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Looking for advice: Stable Isotopes

Grant RW Humphries, March 24, 2013

Hey everyone,

I'm looking for some quick advice on collecting stable isotopes in the field.

I am collecting blood and feathers from Sooty shearwaters, and am wondering:

1) For blood: Do I have to use a centrifuge to spin to blood after it is collected in the field? Or will it be okay to just preserve with Ethanol?


2) If blood is collected, what is the timeframe I am looking at? I.e. does blood correspond to 1-2 weeks of feeding? 3-4 days? Or does it depend on whether or not I am using plasma vs. whole blood?

Thanks!! grant

Comments ( 7 )

Sjurdur Hammer

Sjurdur Hammer

  1. I had the blood, but the main reason was not due to the isotope, but because I wanted to analyse plasma for POPs. I'm not sure, but I think you can do SI analysis on whole blood, but others will be better to advice. If you need to centrifuge, you can potentially bring a portable hand-centrifuge (although I've only heard from unsuccessful attempts at that) or keep the samples on ice and shake them as little as possible. This would by my experience give you a couple of hours before the blood clots.

You should definitely not use ethanol if you're doing SI analysis!

  1. I'm not sure with regards to a differentiation between plasma and whole blood. As far as I understand blood (i.e. usually plasma) reflects a couple of days timescale.

James Grecian would be much better to advice. I will ask and get back to you.

Sorry for the half answers, and good luck!

Bill Henry

Best methods for preservation are freezing or drying (air, oven, freeze-dry) - (Barrow et al. 2008).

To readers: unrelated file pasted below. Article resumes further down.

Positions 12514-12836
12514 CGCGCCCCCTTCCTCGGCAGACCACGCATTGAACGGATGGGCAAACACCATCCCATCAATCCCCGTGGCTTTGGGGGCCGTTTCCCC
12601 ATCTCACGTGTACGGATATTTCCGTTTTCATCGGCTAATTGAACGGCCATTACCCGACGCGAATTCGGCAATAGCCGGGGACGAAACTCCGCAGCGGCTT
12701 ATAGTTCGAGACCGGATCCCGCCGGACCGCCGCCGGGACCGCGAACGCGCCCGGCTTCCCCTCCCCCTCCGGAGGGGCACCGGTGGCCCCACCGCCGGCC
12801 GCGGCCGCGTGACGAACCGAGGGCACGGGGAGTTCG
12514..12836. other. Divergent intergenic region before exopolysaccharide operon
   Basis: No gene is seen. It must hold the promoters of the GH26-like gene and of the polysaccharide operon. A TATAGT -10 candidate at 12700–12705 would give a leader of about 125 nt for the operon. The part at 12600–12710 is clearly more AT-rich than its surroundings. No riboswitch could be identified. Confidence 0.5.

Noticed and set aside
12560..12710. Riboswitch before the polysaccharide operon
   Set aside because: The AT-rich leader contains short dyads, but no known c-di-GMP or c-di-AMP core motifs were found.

Yes, turnover rate for: plasma ~2-3 days, whole blood 1-2 weeks.

Breeding stage can correlate with si values.

If you want plasma and centrifuge - you will need a greater sample volume. Keep samples cool prior to centrifuging.

Collecting feathers? If not please do - 2-3 breast (outside brood patch) and subsample primaries.

Katharine Goodenough

Katharine Goodenough

Hi Grant,

For whole blood- best way is to air dry. I place a few blood drops on slide and let the slides air dry. If field conditions are a bit hectic, you can always use an Eppendorf to collect sample and then scrape it out. Freezing is always an option if you are using whole blood.

For plasma- I use lithium heparin as a preservative and then spin down the samples and pour off the plasma. Just keep in mind that any preservative will possibly alter carbon values. If you were to use this method, you could get information on both short term (plasma) and longer term (RBCs).

Turnover rates can be very species specific, but generally plasma provides dietary info within1-2 weeks, and whole blood is 4-6 weeks. The tissue turnover rate can depend a lot on whether the birds are in a state of growth or nutritional stress. Sears et al. 2007 had a nice paper on this.

Lisa Sztukowski